15. 15. 8 Jan 2018 Blockchain AI Superintelligence Problem  Computer capabilities can grow faster than human capabilities  Therefore, one day computers might become vastly more capable than humans (i.e. superintelligent)  And willfully or inadvertently present a danger to humans  Stuck on a goal: “paper-clip maximizers” 14 Source: https://www.cbsnews.com/news/cbsn-on-assignment-instagram-filtering-out-hate/, https://deepmind.com/applied/deepmind- ethics-society/research/AI-morality-values/ “Pessimistic” “Optimistic”
  16. 16. 8 Jan 2018 Blockchain Global Existential Risk 15 Source: Sandberg, A. & Bostrom, N. (2008): “Global Catastrophic Risks Survey”, Technical Report #2008-1, Future of Humanity Institute, Oxford University: pp. 1-5. Percent chance of different types of disaster before 2100 Method: Informal survey of participants, Global Catastrophic Risk Conference, Oxford, July 2008
  17. 17. 8 Jan 2018 Blockchain Standard AI Ethics Modules?  Roboethics (how the machine behaves)  Facebook AI bots create own language  OpenAI self-play bot defeats top Dota2 player  Instagram “nice” filter eliminates hate speech  Time Well Spent: attention economy design ethics contra addiction and web dark patterns  Criminal justice algorithms discriminate  Robotiquette (how the machine interacts) 16 Facebook AI bots OpenAI Dota2 Victory Source: Swan. M. In review. Toward a Social Theory of Dignity: Hegel’s Master-Slave Dialectic and Essential Difference in the Human-Robot Relation. In Robots, Power, Relationships. Eds. J. Carpenter, F. Ferrando, A. Milligan. http://www.timewellspent.io/
  18. 18. 8 Jan 2018 Blockchain 17 http://www.robotandhwang.com/attorneys  Future of “work”  “Work” = meaningful engagement of human capacities Human-machine collaboration
  19. 19. 8 Jan 2018 Blockchain Technological Unemployment  Challenge: facilitate an orderly transition to Automation Economy  Half (47%) of employment is at risk of automation in the next two decades – Carl Frey, Oxford, 2015  Why are there still so many jobs in a world that could be automating more quickly? – David Autor, MIT, 2015 18 Source: Swan, M. (2017). Is Technological Unemployment Real? Abundance Economics. In Surviving the Machine Age: Intelligent Technology and the Transformation of Human Work. Hughes & LaGrandeur, Eds. London: Palgrave Macmillan. 19-33.
  20. 20. 8 Jan 2018 Blockchain Our AI Future: high-impact emerging tech 19 Big Data & Deep Learning Blockchain CRISPR & Bioprinting
  21. 21. 8 Jan 2018 Blockchain 20 Top disruptors: Deep Learning & Blockchain Source: https://www.ipe.com/reports/special-reports/securities-services/securities-services-blockchain-a-beginners- guide/10014058.article
  22. 22. 8 Jan 2018 Blockchain Job Growth Skills in Demand 1. Robotics/automation/data science/deep learning 2. Blockchain/Bitcoin 21 Source: https://www.computerworld.com/article/3235972/financial-it/blockchains-explosive-growth-pushes-job- skills-demand-to-no-2-spot.html
  23. 23. 8 Jan 2018 Blockchain Agenda  Artificial Intelligence  Blockchain Technology  Deep Learning Algorithms  Future of Artificial Intelligence 22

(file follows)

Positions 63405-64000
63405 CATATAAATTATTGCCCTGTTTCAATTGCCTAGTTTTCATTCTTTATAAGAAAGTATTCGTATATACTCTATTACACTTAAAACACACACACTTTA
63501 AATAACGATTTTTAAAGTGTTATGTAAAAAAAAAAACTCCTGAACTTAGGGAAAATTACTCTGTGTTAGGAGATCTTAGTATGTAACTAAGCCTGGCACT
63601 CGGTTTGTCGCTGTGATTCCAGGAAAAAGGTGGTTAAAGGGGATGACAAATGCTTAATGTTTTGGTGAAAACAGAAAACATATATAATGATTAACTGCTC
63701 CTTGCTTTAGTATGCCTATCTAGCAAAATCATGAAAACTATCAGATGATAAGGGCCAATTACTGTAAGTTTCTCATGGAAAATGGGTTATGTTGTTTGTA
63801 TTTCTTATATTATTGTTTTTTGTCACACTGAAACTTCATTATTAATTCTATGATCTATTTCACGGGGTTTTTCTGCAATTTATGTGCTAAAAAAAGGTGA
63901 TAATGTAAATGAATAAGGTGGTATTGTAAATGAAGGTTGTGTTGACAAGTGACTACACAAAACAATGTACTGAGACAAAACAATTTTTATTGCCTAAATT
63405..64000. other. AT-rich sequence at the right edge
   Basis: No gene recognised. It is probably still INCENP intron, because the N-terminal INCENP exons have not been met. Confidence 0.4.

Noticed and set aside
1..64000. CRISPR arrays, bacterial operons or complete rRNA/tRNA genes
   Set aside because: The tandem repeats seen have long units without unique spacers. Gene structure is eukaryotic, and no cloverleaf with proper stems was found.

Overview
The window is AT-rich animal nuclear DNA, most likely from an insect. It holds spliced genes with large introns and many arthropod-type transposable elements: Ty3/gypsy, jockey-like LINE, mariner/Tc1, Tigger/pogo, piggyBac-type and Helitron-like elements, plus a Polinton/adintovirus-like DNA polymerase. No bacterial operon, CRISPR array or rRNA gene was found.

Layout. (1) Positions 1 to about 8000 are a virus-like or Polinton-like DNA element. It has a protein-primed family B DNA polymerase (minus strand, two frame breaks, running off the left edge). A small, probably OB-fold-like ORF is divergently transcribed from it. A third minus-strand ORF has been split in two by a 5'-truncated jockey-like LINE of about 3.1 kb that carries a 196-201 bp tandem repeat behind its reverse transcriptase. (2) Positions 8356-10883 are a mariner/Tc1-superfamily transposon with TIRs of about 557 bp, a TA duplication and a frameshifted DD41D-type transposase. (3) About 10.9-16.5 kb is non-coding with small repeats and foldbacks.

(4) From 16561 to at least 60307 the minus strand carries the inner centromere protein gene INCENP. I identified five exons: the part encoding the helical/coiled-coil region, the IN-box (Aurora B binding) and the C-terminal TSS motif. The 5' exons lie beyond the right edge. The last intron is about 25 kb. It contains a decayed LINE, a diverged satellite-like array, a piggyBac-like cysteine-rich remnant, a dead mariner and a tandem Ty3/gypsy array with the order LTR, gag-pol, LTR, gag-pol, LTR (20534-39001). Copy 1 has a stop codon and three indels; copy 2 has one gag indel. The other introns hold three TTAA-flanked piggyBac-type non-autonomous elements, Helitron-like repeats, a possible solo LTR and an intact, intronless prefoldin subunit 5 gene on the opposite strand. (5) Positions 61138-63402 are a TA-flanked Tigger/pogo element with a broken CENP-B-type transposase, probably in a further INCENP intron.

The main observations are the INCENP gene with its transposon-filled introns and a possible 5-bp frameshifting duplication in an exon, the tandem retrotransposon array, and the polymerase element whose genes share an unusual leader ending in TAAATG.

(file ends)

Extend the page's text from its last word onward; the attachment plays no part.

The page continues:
24. 24. 8 Jan 2018 Blockchain Blockchain 23 Source: http://www.amazon.com/Bitcoin-Blueprint-New-World-Currency/dp/1491920491  To inspire us to build this world
  25. 25. 8 Jan 2018 Blockchain 24 Conceptual Definition: Blockchain is a software protocol; just as SMTP is a protocol for sending email, blockchain is a protocol for sending money Source: http://www.amazon.com/Bitcoin-Blueprint-New-World-Currency/dp/1491920491 What is Blockchain/Distributed Ledger Tech?
  26. 26. 8 Jan 2018 Blockchain 25 Technical Definition: Blockchain is the tamper-resistant distributed ledger software underlying cryptocurrencies such as Bitcoin, for recording and transferring data and assets such as financial transactions and real estate titles, via the Internet without needing a third-party intermediary Source: http://www.amazon.com/Bitcoin-Blueprint-New-World-Currency/dp/1491920491 What is Blockchain/Distributed Ledger Tech?
  27. 27. 8 Jan 2018 Blockchain How does Bitcoin work? Use eWallet app to submit transaction 26 Source: https://www.youtube.com/watch?v=t5JGQXCTe3c Scan recipient’s address and submit transaction $ appears in recipient’s eWallet Wallet has keys not money Creates PKI Signature address pairs A new PKI hashed signature for each transaction
  28. 28. 8 Jan 2018 Blockchain P2P network confirms & records transaction 27 Source: https://www.youtube.com/watch?v=t5JGQXCTe3c Transaction computationally confirmed Ledger account balances updated Peer nodes maintain distributed ledger Transactions submitted to mempool, and miners assemble new batch (block) of transactions each 10 min Each block includes a cryptographic hash of the last block, chaining the blocks, hence “Blockchain”
  29. 29. 8 Jan 2018 Blockchain How robust is the Bitcoin p2p network? 28 p2p: peer to peer; Source: https://bitnodes.21.co, https://github.com/bitcoin/bitcoin  11,678 global nodes run full Bitcoind (1/18); 160 gb Run the software yourself: